A 36-year-old, para 0, patient was hospitalized for laparoscopic debulking of severe endometriosis. She had experienced dysmenorrhea since age 26, progressively worsening. Diagnosis of endometriosis had been made at age 30, following excision of the right ovary for extensive endometrioma. The patient subsequently began therapy with low-dose estrogen-progestin pills for 5 years. Her desire for pregnancy resulted in discontinuation of estrogen-progestin treatment at age 35. After discontinuation, for the next 4 to 5 months, the patient complained of intense premenstrual and menstrual pain (6 on Vas scale) with abundant flow and pain improvement with nonsteroidal anti-inflammatory analgesics. Pain was also present during voiding (8 on Vas scale), defecation (8 on Vas scale), and sexual intercourse (6 on Vas scale). In the month before surgery, a piercing pain developed in the right iliac fossa, accompanied by diarrhea, and abdominal tension, improved with analgesic therapy. Before hospitalization, an abdominal ultrasound seemed to indicate possible intestinal invagination (double-ringed image) uterine fibromatosis. Magnetic resonance imagining (MRI) strongly suggested ileo-colic intussusception due to a 2-cm endometriotic nodule at the extremity of the tract of invaginated intestine. MRI also revealed the presence of intraabdominal fluid.
Given its intestinal location, painful symptoms, the patient's desire for pregnancy, and lack of signs of intestinal obstruction, the patient was scheduled for operative laparoscopy, also taking into consideration the possibility of carrying out extensive intestinal resection. Laparoscopy revealed a fibromatous uterus and frozen pelvis due to the presence of multiple nodules within the recto-vaginal septum, on recto-sigmoid bowel wall as well as multiple endometriotic implants on the right pelvic salpinx, pelvic peritoneum (right lateral paracolic gutter, vesicouterine excavation, and left round ligament of uterus). The patient also had extensive ileo-colic and colonic invagination () as far as under the hepatic flexure with distension and cyanosis of the small intestine above the invaginated section. Laparoscopic debulking of the endometriosis was thus begun by excising the endometriotic pelvic nodules, the right tube, the recto-sigma, (which required opening of the posterior vaginal fornix, where an endometriotic nodule was found), followed by right hemicolectomy (). Histological examination confirmed the presence of intestinal endometriosis with multiple localization in the recto-sigmoid, cecum, under the ileocecal valve, and of endometriosis in all the excised tissues. Microscopic examination revealed isolated areas of endometriotic tissue in the intestinal wall of the colon that did not involve the mucosa. Postoperatively, the patient presented with fever complicated by development of recto-vaginal fistula on day 15, because fecal material was drained from the pararectal drainage and the following day was also found within the vagina. Therefore, a temporary abdominal colostomy was made through the previous minilaparotomic section. Three months after the colostomy and following healing of the recto-vaginal fistula, the patient underwent surgery for terminal reanastomosis of the recto-sigmoid and removal of the artificial anus. The patient is now in good health and reports improvement in pain symptoms.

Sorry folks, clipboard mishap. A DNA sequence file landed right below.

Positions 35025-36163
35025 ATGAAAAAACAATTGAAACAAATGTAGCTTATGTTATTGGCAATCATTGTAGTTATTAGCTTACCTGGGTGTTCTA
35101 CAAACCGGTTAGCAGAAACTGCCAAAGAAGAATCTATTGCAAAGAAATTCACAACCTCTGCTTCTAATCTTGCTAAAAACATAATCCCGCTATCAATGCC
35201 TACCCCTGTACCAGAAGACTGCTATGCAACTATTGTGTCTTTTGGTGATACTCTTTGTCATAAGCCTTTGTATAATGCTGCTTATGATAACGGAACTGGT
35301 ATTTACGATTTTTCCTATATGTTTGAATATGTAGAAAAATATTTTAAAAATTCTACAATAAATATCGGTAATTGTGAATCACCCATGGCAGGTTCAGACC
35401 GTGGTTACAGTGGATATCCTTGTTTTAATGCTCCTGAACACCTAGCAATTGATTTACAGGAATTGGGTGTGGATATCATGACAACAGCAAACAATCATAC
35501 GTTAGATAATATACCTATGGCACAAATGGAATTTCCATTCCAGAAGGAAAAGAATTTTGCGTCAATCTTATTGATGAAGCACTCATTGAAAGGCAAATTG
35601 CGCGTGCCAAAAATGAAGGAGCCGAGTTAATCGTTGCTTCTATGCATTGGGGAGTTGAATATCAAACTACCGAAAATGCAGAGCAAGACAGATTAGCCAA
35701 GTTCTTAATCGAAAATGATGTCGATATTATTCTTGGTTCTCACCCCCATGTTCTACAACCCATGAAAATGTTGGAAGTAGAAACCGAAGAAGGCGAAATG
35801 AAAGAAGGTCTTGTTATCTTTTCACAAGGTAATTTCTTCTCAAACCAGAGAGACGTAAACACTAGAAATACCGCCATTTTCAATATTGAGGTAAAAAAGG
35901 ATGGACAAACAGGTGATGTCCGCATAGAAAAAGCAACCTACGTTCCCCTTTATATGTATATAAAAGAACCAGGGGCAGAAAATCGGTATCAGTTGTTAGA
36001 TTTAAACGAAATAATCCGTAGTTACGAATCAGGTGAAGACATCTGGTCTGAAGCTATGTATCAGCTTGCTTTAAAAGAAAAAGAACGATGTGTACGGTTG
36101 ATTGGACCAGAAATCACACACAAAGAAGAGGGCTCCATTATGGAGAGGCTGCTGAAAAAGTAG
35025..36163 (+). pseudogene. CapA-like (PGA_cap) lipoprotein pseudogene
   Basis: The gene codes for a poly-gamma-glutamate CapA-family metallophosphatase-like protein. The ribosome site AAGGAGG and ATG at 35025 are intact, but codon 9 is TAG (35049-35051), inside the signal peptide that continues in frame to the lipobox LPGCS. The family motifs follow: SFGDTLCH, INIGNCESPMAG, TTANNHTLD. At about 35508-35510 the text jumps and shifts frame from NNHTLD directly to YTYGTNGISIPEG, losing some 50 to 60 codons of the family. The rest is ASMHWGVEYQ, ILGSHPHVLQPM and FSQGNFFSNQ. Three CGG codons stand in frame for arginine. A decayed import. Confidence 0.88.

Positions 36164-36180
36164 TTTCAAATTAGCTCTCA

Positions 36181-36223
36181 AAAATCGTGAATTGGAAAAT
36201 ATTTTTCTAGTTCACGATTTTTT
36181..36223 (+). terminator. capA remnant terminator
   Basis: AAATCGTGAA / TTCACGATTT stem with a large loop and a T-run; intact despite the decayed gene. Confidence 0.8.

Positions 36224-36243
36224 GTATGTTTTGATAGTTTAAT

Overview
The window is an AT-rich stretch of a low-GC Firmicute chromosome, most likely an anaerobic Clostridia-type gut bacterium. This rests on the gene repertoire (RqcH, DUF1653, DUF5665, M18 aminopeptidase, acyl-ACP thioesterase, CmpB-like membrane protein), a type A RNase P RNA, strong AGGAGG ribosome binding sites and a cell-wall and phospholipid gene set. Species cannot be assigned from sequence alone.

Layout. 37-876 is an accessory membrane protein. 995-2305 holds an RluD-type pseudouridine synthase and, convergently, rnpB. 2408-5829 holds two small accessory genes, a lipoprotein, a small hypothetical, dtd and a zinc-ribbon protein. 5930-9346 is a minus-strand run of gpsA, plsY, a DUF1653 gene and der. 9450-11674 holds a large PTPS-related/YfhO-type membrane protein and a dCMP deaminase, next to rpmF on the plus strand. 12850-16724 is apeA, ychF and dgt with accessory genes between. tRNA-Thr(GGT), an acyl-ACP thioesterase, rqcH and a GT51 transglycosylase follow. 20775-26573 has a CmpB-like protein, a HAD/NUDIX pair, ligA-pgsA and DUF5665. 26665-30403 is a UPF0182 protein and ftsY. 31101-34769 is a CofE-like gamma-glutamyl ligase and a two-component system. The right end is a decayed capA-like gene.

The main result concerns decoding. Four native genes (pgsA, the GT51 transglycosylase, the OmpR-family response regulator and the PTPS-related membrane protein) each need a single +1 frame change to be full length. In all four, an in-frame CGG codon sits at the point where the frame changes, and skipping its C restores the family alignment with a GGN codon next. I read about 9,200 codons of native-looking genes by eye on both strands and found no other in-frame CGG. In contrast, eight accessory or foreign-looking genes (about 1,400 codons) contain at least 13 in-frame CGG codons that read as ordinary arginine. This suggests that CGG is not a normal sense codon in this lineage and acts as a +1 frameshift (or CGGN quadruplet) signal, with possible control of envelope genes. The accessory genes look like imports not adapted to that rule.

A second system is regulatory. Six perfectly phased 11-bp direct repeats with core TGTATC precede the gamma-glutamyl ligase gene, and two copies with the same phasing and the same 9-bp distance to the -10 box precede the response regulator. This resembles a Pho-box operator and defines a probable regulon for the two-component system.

Figure 1. Cecal segment invaginated within the colon. Tumefaction at cecum is evident, compatible with endometriotic nodule, macroscopically suspected from subserous blood accumulation. Remaining ileal and colic invagination described in the text was resolved for (more ...)
Ascending colon incised lengthwise. To the left, a large nodule of the intestinal wall at the cecum.